What is social inequality and—according to the readings—where does it come from? Use specific examples from the readings to guide your analysis.
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Social inequality refers to a state in which individual groups in a specific society have different social status. This state of inequality is brought about by the ideologies that make one group in the society superior or superior to another one, such as sexism, different forms of discrimination, and the difference in economic classes. Social inequality affects various aspects of human life such as property rights, education, healthcare, and quality shelter. Social inequality arises when a specific group in society is treated unequally in areas that affect its social well being, for instance, failure to provide a mortgage loan for a Mexican immigrant living in Canada may flow down to affect his ability to have affordable housing, creating social inequality for the not only for him but also the Mexican population.
Define the terms Feudalism and Capitalism. What are a few of the key elements involved in the transition from feudalism to capitalism?
Feudalism is a stage in the development of a society that precedes capitalism, characterized by a series of legal and military principles that thrived in Europe between the 9th and 15th centuries. Loosely defined, feudalism was a system of organization in which land was structured into ‘Fiefs’ managed by lords and tended by servants. Capitalism, on the other hand, is an economic system in which property is owned by private individuals or corporations as opposed to cooperative or state ownership of property.
With time, the feudalism system of organization was replaced by capitalism due to various factors. The transition from feudalism to capitalism was a slow gradual process that was attributed to, among other factors, contradictions within the feudalism system. One of the key elements that pushed for this transition was another system known as mercantilism, a system that arose in the 17th and 18th centuries that asserted that a nations’ economic power depended on a healthy balance of trade. Hence, to remain economically and politically active, it must export more than it imports. Other factors that caused the transition included the development of town life, the loyalty of landed nobility to town rulers, and the rise of republicanism and confidence in civic liberty (Naiman, 2004).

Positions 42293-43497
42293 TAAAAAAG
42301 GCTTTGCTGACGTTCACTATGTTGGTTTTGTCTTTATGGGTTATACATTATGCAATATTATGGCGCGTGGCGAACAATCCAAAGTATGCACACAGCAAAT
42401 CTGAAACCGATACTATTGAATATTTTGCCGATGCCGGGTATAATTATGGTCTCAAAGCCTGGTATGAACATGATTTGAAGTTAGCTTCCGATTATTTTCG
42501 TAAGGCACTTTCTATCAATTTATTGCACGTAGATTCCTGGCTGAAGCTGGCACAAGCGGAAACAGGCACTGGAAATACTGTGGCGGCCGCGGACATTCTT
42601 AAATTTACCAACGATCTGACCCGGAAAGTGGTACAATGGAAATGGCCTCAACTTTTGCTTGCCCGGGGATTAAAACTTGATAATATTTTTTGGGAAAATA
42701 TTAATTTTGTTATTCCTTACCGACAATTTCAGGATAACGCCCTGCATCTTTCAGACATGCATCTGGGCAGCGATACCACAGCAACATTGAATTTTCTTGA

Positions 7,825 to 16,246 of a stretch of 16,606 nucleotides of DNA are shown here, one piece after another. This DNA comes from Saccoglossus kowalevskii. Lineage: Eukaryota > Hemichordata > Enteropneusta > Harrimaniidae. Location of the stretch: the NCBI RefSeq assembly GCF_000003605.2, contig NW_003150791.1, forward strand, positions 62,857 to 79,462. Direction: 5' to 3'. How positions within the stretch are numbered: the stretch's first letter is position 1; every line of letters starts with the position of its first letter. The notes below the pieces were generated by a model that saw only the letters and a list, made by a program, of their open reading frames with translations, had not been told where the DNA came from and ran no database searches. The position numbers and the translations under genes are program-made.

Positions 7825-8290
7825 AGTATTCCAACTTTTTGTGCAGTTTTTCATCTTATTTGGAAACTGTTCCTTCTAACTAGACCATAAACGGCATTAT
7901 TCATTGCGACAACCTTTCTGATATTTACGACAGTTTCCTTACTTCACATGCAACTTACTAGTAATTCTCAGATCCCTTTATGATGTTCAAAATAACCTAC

Using Figure 5.1 in the section entitled “Analyzing Social Class” in week 6 as a model, give your own definitions of the terms: Capitalist Class, Middle Class, Working Class, Unemployed. How do these definitions function in contemporary Canadian society? Are they accurate?
- A capitalist class describes a social group whose members are dependent on ownership of the mode of production, and these include industrial units and land.
- A middle class describes a society that comprises a white-collar workforce (professionals), highly-skilled workers, and low-level employees. The wages for members of this class are intermediate between the upper class and the lower class.
- A working-class describes an economic class whose members earn a living from work, especially low-paying jobs that require low expertise. Generally, the members perform blue-collar jobs such as manufacturing or retail.
- In an unemployed economic class, a majority of the members are unemployed and earn their livelihood mainly from the informal sector such as agriculture.
The relevance of Social Class in Canada
The degree to which the concept of social class influences Canadian society is often underestimated. Compared to other societies, Canadians have a tendency of taking pride in being well off. Besides, Canadians tend to interact with persons who belong to their own class or are close to it. A central element of social inequality is income. Canada exhibits a disparity in earnings, the top 20% of families in Canada receive 43.6% of the total income while the bottom 20% only receive 5.2% of the income.
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This disparity also exists between race and ethnicity. For instance, Canadians of Japanese descent have the highest wages followed by English, French, African Americans, and finally, the natives. Gender, as is most societies around the world, affects the socioeconomic class as women earn less than men, hence, men are wealthier than women and enjoy more privileges.
Naiman, Joanne. How societies work: class, power and change in a Canadian context. Black Point: Fernwood Publishing, 2004. Print.